Diamox (Acetazolamide) for Altitude Sickness - Zaca

Diamox (Acetazolamide) for Altitude Sickness

diamox (acetazolamide) for altitude sickness

Altitude sickness is a condition that affects people that live, work or travel to high altitudes. It happens because your body is not accustomed to the altitude level with low oxygen levels and therefore your body and breathing is negatively affected. This can be anything from mild to severe altitude symptoms. Diamox (generic name acetazolamide) is one of the few treatments to help avoid elevation or altitude sickness available by prescription from a doctor.

(This is not medical advice, you should consult with your doctor.)

Diamox (Acetazolamide) for Altitude Sickness

If you're planning on trekking to high altitudes, you may be wondering what diamox is. Diamox, or acetazolamide, is a prescription drug that can relieve symptoms of altitude sickness.

Acute mountain sickness (AMS) is common at high altitudes. It often occurs at elevations between 8,000 and 12,000 feet, but it can occur as low as 5,000 feet. Symptoms are similar to those of the flu and include headache, nausea and fatigue.

Does diamox work for altitude sickness?

Acetazolamide, also known as Diamox, is an old drug that has been around since the 1950s. It was originally used to treat glaucoma and other conditions, but in the 1960s it was discovered to be a very effective drug to work for preventing and treating altitude sickness. Acetazolamide (brand name Diamox) is now a popular prescription medication when doctors treat and prevent altitude sickness. 

Acetazolamide reduces AMS by decreasing the alkalinity of the blood and thus increasing the amount of carbon dioxide retained. Thus, respiration increases, since more carbon dioxide enters the blood in response to greater respiratory rate. The drug can help decrease symptoms such as dizziness, nausea, headache, tiredness, and shortness of breath.

According to the Journal of Travel Medicine study of acetazolamide prophylaxis, there was a 48% relative‐risk reduction in the prevention of acute mountain sickness compared to placebo.

Diamox (Acetazolamide) dosage for altitude sickness

Some may wonder how to take diamox for altitude sickness, which would be directed and prescribed by your doctor. North American guidelines recommended dose of Diamox (Acetazolamide) is 125mg twice daily for the prevention of altitude sickness. Dosage was based on a double-blind, randomized trial of trekkers at an Everest Base Camp in Nepal. The maximum allowable dose per 24 hours is 250 mg. The tablets should be swallowed whole with water, preferably in the morning and again at night, approximately one hour before meals or two hours after meals.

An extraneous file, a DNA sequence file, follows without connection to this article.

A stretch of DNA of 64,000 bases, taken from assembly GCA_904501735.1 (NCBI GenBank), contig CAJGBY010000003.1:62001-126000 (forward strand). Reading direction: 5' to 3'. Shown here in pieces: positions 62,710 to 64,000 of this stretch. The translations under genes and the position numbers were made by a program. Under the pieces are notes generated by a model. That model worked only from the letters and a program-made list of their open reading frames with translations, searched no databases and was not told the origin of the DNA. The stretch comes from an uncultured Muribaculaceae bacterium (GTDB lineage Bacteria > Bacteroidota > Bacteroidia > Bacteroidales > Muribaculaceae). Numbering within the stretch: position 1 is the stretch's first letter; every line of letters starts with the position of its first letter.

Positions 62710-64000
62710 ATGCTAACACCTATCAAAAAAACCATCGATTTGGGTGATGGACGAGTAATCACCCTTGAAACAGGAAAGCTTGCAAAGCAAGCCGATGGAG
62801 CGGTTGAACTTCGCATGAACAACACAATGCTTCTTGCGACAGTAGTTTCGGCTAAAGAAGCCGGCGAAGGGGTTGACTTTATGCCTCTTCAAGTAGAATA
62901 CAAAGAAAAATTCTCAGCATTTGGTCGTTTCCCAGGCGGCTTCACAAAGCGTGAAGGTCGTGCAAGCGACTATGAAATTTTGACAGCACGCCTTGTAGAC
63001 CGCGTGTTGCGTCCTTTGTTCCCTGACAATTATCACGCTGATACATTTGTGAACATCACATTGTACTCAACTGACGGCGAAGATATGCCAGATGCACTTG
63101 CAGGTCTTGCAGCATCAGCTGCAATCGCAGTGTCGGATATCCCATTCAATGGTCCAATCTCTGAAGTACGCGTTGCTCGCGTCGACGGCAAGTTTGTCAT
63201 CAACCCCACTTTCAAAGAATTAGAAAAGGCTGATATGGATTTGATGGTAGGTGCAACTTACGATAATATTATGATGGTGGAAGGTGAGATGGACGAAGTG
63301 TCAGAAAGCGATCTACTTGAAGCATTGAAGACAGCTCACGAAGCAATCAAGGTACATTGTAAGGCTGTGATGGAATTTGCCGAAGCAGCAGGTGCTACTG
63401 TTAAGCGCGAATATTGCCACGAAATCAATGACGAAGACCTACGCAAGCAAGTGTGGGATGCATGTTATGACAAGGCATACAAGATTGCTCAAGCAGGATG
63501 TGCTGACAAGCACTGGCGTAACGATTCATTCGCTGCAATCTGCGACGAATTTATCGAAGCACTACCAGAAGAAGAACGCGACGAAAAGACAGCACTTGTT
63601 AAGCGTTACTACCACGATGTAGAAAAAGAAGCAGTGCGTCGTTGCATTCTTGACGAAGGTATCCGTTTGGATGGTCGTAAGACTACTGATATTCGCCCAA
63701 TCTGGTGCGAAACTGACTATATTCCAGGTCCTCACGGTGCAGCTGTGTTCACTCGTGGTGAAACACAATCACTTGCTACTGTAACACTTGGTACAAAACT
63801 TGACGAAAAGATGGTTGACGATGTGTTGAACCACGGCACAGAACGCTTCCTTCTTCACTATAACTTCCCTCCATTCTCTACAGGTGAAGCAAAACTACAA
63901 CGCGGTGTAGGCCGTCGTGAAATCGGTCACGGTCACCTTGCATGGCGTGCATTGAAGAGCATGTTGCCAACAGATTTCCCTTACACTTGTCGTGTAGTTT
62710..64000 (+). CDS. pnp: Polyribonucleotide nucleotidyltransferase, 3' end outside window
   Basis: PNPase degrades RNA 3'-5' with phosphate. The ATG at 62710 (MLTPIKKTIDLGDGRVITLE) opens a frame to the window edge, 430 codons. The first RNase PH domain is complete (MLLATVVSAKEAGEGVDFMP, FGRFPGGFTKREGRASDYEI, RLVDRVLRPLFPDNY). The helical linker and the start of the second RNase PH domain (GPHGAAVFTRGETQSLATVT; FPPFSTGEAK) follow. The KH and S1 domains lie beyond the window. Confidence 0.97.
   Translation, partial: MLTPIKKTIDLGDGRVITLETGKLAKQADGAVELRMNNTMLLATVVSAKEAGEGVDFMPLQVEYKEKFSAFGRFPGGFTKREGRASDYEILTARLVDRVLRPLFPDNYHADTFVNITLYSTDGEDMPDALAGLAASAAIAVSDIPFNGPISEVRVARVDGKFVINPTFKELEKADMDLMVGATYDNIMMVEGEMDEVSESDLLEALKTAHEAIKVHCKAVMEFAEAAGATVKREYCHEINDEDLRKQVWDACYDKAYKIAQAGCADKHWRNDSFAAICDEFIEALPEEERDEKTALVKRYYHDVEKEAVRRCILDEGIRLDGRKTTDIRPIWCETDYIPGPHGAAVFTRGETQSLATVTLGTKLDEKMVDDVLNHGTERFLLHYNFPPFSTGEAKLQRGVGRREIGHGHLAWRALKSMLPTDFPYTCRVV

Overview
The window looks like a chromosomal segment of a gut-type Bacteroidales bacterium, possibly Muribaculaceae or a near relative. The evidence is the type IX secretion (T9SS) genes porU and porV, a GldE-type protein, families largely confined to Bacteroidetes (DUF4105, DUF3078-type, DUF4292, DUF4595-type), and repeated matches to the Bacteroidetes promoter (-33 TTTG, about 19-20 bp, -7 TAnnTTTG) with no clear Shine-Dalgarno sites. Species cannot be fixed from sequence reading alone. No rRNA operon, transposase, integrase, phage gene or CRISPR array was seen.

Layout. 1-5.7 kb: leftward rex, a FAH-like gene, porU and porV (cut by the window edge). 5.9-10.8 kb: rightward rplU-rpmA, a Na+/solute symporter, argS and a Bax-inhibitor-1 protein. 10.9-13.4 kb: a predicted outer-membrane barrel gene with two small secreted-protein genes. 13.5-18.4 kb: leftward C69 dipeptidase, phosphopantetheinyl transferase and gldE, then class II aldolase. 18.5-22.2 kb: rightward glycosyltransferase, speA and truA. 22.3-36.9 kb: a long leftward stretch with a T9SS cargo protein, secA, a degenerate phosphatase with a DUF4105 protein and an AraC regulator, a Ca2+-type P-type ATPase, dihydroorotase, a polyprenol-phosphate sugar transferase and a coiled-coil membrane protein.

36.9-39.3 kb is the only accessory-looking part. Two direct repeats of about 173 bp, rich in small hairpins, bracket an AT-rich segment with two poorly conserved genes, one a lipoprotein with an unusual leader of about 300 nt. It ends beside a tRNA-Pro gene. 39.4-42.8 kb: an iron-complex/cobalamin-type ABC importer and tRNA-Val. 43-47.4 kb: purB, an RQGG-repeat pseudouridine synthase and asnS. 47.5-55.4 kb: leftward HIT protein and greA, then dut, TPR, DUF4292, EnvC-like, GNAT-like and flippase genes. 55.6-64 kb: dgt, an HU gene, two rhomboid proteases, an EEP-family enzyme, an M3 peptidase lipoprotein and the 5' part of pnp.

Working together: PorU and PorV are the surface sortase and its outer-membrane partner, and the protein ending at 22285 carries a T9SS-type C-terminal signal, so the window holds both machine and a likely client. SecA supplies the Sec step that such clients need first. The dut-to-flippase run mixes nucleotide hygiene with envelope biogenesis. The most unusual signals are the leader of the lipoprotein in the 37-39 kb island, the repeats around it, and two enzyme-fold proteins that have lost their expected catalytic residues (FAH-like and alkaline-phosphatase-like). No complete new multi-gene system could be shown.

According to the CDC, treatment and dosage of acetazolamide sometimes begins at least one days before ascent, and continue for two days after arrival at high altitude.  

Ibuprofen vs Diamox (Acetazolamide) for altitude sickness

While both may be effective for altitude sickness, ibuprofen is widely available over-the-counter at drug stores and other retail outlets, whereas diamox is only available by prescription.

In a study on ibuprofen done at White Mountains of California, it showed a 26% precent reduction of the incidence of the illness.

However when comparing to Acetazolamide (Diamox), a study showed ibuprofen was slightly inferior. The acute mountain sickness incidence rate was 11% greater when taking ibuprofen vs diamox for altitutude sickness.

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SOURCES: 
1. Reduced Acetazolamide Dosing in Countering Altitude Illness
https://www.wemjournal.org/article/S1080-6032(18)30162-5/fulltext
2. Acetazolamide for the Prevention of Acute Mountain Sickness
https://academic.oup.com/jtm/article/19/5/298/1816289
3. Ibuprofen decreases likelihood of altitude sickness
https://med.stanford.edu/news/all-news/2012/03/ibuprofen-decreases-likelihood-of-altitude-sickness-researchers-find.html
4. Altitude Sickness Prevention with Ibuprofen Relative to Acetazolamide
https://pubmed.ncbi.nlm.nih.gov/30419226/
5. Acetazolamide Wikipedia
https://en.wikipedia.org/wiki/Acetazolamide
6. High-Altitude Travel & Altitude Illness
https://wwwnc.cdc.gov/travel/yellowbook/2020/noninfectious-health-risks/high-altitude-travel-and-altitude-illness
7. Altitude sickness - effectiveness and safety of the following interventions: acetazolamide, descent versus resting, dexamethasone, gingko biloba, and slow ascent.
https://www.ncbi.nlm.nih.gov/pmc/articles/PMC2907615/

***This is not medical advice, you should consult with your doctor.